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Work & Money

7 Easy Ways To Improve Your Daily Commute

When COVID-19 reared its ugly head and radically changed daily life, it gave bloggers and content marketers a new prize topic in the form of remote working. There’s a lot to cover, certainly: everything from dealing with solitude to communicating effectively online. But all this talk from media figures can give the false impression that everyone is now working from home. In truth, there are still plenty of people needing to deal with the daily commute.

Medical personnel, retail staff, factory workers: they can’t just work from home offices (most of the time, at least). No matter how bad infection rates get or how many other services shut down, they’re tasked with getting up each day and hitting the road. If you’re in that position, of course, then you already know what it’s like to keep going during such tricky circumstances.

Continuing to commute does have some positives, such as reducing the cooped-up frustration of lockdown life, but there’s no way to make it preferable for most. Even so, there are ways to make it better. In this post, we’re going to look at some tips for better commuting. Let’s begin.

Queue up some podcasts

Listening to music while commuting is always great, but what about checking out some podcasts? The nice thing about that option is that it allows you to learn things during time that would otherwise largely be wasted. 

It’s as simple as picking out a topic that you’d like to explore, finding some suitable podcasts (just search the web for relevant lists), downloading a handful of episodes, and cycling in new material whenever necessary. Trust us, your commute will go much quicker when you’re either learning or laughing out at a podcast.

Look for different routes

If you’ve been making the same commute for a long time, you’re surely settled into a groove that’s comfortable but boring. So why not change things up by looking for alternative routes?

Even if your current option is the most efficient and economical (and worth using most of the time), it’s good to deviate from the norm on occasion and take the scenic route. Use another road, take a different train: improvise.

Carpool with a colleague

Yes, carpooling is significantly trickier when there’s a pandemic getting in the way, but no amount of protective gear will prevent the average worker from passing an infection to their colleagues if they work in reasonably-close proximity. In other words, if you’re spending every weekday in someone’s company, there’s not much point in trying to shield yourself from them (disclaimer: this is not medical advice).

So if you live reasonably close to one such colleague and at least one of you drives to work (or can drive to work), then give carpooling a shot. Having someone to talk to during the journey might make it significantly more pleasant.

Get up slightly earlier

When you work a long day, you can get into the habit of cutting it as short as possible, and one way to do this is by getting up at the last minute. Maybe your train or bus is always a few minutes late, or you know nearly exactly how long your drive will take door-to-door — so you don’t bother getting out of bed until you know you’re going to have just enough time to get ready and head out. 

The problem is that this leaves you in a bad mood for the journey — and if you’re driving, this will almost definitely result in road rage. If you start getting up a little earlier, it’ll remove the rush and the resulting sense of panic, allowing you to relax somewhat.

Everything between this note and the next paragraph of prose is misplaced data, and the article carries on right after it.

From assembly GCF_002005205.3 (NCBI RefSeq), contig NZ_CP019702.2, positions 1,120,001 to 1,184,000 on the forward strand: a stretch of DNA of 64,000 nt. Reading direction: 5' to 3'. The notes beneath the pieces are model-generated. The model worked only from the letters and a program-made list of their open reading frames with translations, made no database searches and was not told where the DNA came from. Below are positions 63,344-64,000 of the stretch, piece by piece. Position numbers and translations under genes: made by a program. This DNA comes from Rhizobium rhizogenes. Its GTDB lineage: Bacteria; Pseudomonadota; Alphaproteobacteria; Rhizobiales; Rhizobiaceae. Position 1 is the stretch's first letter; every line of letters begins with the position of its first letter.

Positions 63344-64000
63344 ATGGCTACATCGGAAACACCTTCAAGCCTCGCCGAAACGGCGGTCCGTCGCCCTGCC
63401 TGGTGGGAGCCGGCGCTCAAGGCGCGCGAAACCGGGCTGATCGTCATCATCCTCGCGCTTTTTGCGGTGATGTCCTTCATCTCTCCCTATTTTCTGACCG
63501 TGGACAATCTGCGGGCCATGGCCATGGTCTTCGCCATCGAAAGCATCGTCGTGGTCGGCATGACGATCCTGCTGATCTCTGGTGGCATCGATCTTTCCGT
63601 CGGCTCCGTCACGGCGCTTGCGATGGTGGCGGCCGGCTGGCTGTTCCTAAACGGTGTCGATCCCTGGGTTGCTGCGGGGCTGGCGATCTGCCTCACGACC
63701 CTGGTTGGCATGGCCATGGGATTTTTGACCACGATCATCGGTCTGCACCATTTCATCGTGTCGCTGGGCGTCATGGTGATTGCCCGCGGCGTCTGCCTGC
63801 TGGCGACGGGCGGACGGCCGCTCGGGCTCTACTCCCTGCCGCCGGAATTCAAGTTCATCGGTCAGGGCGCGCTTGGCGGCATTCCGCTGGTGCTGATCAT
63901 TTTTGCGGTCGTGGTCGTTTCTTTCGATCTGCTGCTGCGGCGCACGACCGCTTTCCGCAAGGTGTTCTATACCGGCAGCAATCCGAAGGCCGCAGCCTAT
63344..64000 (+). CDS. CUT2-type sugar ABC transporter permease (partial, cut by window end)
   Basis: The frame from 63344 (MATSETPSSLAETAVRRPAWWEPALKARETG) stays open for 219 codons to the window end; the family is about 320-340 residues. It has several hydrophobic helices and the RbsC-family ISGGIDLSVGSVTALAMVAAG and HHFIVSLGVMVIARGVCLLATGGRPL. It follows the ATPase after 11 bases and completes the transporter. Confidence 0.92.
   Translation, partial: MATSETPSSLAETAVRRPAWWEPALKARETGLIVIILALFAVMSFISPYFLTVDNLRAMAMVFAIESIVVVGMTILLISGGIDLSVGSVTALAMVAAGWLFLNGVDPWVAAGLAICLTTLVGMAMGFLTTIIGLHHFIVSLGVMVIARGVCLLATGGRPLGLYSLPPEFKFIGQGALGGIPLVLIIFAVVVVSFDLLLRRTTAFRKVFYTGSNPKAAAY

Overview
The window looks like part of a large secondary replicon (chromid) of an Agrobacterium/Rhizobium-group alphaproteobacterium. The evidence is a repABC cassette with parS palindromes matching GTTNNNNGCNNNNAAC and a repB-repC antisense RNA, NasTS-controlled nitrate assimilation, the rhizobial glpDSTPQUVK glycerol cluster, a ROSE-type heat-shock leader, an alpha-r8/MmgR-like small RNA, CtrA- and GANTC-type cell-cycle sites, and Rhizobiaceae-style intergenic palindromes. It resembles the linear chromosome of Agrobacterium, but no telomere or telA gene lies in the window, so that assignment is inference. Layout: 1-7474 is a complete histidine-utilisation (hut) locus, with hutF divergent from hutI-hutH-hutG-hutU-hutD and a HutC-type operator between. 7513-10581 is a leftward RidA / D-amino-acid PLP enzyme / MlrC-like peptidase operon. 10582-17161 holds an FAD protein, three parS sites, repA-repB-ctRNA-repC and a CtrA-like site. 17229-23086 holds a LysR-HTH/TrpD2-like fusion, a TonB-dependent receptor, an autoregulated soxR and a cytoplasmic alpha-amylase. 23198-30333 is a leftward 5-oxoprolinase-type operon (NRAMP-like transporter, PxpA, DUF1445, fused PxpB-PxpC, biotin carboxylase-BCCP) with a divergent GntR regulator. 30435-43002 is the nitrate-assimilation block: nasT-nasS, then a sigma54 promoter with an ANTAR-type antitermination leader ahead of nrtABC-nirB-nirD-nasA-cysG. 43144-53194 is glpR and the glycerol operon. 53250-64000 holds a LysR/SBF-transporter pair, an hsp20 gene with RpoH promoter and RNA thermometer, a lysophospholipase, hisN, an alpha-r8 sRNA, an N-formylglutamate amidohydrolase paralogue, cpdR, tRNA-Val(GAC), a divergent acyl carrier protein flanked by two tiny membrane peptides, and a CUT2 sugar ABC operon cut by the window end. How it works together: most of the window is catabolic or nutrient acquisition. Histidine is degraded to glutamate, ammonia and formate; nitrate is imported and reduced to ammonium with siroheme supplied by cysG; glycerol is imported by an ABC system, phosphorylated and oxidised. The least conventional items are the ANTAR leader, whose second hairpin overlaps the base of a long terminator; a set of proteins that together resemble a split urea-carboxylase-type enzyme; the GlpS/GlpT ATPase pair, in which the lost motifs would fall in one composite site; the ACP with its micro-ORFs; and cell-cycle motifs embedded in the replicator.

Make plans to anticipate

It’s always nice to have things that you can look forward to, even if they’re reasonably simple. 

Given how easy it is to become irritated during a commute (something as commonplace as a pedestrian walking slowly can set you off when you’re in a foul mood), it’s smart to have plans for your evening before you start your day.

It could be a TV show you intend to watch, a meal you’re going to eat, or a game you’d like to play. It just needs to be something you can enjoy anticipating so you have something to think about during the boredom of your commuting time.

Invest in good headphones

Whether you want to check out some podcasts, stick with music, or mix things up, your experience is going to be heavily shaped by the equipment you’re using — and few things can ruin a commute more than a terrible pair of headphones. That podcast you wanted to listen to is nothing but an indistinct blur with the chatter and engine noise all around you.

If you’re in a car, of course, then the built-in audio system might suffice — but if you’re using public transport, noise-cancelling headphones are must-haves. Having the ability to mostly drown out the cacophony (already reduced due to fewer people commuting, but still notable) will prove hugely beneficial to your satisfaction and general wellbeing.

Find ways to gamify it

People have been coming up with games to help road trips go by faster for centuries. You can follow in their footsteps by finding ways to gamify your commute. 

You could focus on external events if you prefer: for instance, you could count every blue car you see and casually chart them by area. Not for any particular reason, of course, but just to have something to do.

Alternatively, you could set challenges for yourself. You could aim to beat your best journey time, or maintain a steady pace, or reach a certain number of steps. Anything that engages your mind and cuts through the typical tedium will freshen things up substantially.

Follow these seven easy steps and you’ll improve your daily commute in no time at all. Happy commuting!

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